Diamond offers reasons for optimism | SteamboatToday.com
Blythe Terrell

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Diamond offers reasons for optimism

Ski Corp. president says most market indicators are positive

— Chris Diamond kicked off Thursday morning’s Business Outlook Breakfast with a dose of optimism about the approaching ski season.

“As distressing as some of the news is, it’s hard to find a metric this time of year that isn’t positive compared to last year,” the Steamboat Ski and Resort Corp. president told a crowd at Rex’s American Grill & Bar.

Some ski season flights are 60 percent to 80 percent cheaper than this time last year, Diamond said. Gas is more than a dollar a gallon cheaper, and consumer confidence is increasing from its all-time low in February.

“We’re not headed back for boom times,” Diamond said. “If you look back two years ago, I don’t see any way we can get back to where we were in ’07- ’08. : (but) It’s going the right direction.”

Diamond spoke as part of a panel of business leaders at the Steamboat Springs Chamber Resort Association event. Other speakers were Bob Milne, president of Steamboat Resorts; Dean Vogelaar, president of the Steamboat Springs branch of Mountain Valley Bank; Ulrich Salzgeber, incoming president of the Steamboat Springs Board of Realtors; and John Shively, president of Shively Construction.

The numbers back up Diamond’s hopeful statements. Consumer confidence was up to 54.1 in August from 25 in February, according to the Conference Board, which started measuring the index in 1967.

The average price for a gallon of unleaded gas was $3.68 on Sept. 21, 2008, according to local prices published in the Steamboat Today each Monday. The national average was $3.75, and local prices ranged from $3.93 to $3.99 a gallon.

On Sunday, the average price in the state was $2.45 a gallon, and the national average was $2.55 a gallon. Steamboat’s prices ranged from $2.39 to $2.60.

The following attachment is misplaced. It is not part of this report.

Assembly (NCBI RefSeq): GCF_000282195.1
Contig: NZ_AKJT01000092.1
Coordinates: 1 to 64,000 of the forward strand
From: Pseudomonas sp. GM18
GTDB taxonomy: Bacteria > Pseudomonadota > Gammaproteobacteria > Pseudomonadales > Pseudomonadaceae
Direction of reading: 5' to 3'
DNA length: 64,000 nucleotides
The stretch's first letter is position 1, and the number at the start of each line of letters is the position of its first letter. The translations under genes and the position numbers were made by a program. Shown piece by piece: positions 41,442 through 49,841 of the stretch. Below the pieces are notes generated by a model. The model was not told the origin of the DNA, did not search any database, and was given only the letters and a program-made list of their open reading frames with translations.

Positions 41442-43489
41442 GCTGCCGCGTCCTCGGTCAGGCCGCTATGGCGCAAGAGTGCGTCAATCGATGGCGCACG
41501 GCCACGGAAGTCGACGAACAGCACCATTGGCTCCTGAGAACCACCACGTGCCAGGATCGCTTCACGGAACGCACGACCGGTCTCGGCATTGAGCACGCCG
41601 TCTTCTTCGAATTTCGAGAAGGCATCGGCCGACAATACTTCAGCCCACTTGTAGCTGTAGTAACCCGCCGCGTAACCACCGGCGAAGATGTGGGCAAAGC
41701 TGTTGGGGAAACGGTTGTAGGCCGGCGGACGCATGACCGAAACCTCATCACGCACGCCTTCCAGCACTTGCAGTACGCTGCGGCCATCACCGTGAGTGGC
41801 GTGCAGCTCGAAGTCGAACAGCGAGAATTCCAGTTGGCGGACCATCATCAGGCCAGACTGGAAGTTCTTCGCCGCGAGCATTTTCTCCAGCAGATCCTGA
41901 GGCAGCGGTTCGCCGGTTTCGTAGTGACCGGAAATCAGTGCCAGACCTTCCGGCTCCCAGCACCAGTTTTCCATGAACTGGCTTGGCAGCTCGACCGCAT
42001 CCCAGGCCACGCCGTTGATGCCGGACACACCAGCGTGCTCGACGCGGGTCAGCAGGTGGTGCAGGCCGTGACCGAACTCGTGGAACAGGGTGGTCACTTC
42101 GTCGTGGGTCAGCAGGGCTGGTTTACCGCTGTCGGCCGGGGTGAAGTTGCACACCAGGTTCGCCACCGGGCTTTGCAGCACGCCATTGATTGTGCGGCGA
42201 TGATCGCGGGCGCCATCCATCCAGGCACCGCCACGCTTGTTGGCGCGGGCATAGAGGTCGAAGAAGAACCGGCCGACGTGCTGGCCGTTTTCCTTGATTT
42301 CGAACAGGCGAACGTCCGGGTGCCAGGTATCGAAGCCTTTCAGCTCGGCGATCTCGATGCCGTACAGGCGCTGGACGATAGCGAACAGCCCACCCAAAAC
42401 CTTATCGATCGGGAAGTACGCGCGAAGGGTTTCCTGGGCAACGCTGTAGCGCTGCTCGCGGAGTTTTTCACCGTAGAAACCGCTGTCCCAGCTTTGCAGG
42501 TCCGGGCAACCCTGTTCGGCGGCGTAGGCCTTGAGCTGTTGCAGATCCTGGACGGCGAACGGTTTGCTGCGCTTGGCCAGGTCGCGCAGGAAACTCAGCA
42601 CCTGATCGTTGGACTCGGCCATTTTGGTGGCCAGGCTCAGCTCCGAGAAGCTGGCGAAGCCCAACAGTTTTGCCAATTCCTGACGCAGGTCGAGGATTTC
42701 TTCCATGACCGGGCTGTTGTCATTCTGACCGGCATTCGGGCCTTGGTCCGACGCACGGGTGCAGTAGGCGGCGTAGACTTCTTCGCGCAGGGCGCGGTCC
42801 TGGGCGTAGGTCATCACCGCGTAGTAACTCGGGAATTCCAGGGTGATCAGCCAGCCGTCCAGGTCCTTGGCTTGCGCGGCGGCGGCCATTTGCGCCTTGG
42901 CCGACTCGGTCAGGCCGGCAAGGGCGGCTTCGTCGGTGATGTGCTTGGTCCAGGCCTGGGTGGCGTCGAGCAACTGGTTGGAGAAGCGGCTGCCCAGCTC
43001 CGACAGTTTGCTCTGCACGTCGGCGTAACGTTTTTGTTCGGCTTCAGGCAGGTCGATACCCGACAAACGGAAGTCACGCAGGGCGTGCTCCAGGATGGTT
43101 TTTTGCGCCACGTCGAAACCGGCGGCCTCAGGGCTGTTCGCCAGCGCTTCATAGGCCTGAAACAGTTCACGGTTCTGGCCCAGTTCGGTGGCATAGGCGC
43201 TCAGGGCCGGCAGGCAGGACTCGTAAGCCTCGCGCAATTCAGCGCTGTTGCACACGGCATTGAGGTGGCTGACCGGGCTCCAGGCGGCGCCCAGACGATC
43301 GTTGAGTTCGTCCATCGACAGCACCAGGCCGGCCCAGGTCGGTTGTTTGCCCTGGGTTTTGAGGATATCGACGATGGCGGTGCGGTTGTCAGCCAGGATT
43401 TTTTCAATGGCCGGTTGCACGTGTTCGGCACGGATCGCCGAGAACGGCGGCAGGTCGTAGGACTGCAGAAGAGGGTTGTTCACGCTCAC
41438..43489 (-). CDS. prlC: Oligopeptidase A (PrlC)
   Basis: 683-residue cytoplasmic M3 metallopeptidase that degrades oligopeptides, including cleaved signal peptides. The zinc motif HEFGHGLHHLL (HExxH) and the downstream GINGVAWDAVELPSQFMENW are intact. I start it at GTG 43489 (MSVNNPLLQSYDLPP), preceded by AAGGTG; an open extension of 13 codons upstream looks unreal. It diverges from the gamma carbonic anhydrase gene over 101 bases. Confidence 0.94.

“The last year, basically, the sky was falling and the floor was shaking,” Diamond said.

There was “extreme volatility in the markets, and it was very hard to get a fix on what was going to happen to our business other than it was going to be awful.”

Ski Corp.’s key measurements are airplane seat bookings and Steamboat Central Reservations, he said.

About 20 percent of the ski season will be on the books by the end of September. The air program has been cut by about 14 percent through planning and the exit of Frontier Airlines.

At this point, Diamond said, plane bookings have increased by 7 percent compared with 2008. But, he noted that the 2008 figure was down 33 percent compared with 2007.

However, the tourism economy in Steamboat Springs isn’t out of the woods. Inflation is a concern, as is a decrease in average daily rates for lodging. Milne said Steamboat Resorts had offered steep discounts and was trying to increase its visibility to combat the economic downturn.

“In summary, I think we’ll see more guests this year,” Diamond said. “We’ll probably see them (booking) a slightly shorter stay, we’ll see hands in pockets, real pressure continuing on high-end retail.”

But if the upswing continues, Diamond said, things could turn around in March.

Times still are challenging the real-estate and building arenas, Salzgeber and Shively said.

In August, 72 properties sold for a combined $33 million, Salzgeber said. That was the second highest-dollar month this year after July.

But that dollar figure is 56 percent of what it was in August 2008, he said. Volume in August 2007 was $152 million.

He said Realtors expect a turnaround in the second half of 2010.

Shively said the construction industry was still seeing few new home starts.

His business did about 75 percent remodels and 25 percent new homes when he started it in 1983.

Those percentages flip-flopped during the housing boom in Steamboat and appear to be adjusting again, he said.

“We see people who want to build that have the money not going forward because of the uncertainty in the marketplace,” Shively said.

The Chamber is planning its next Business Outlook Breakfast for early December.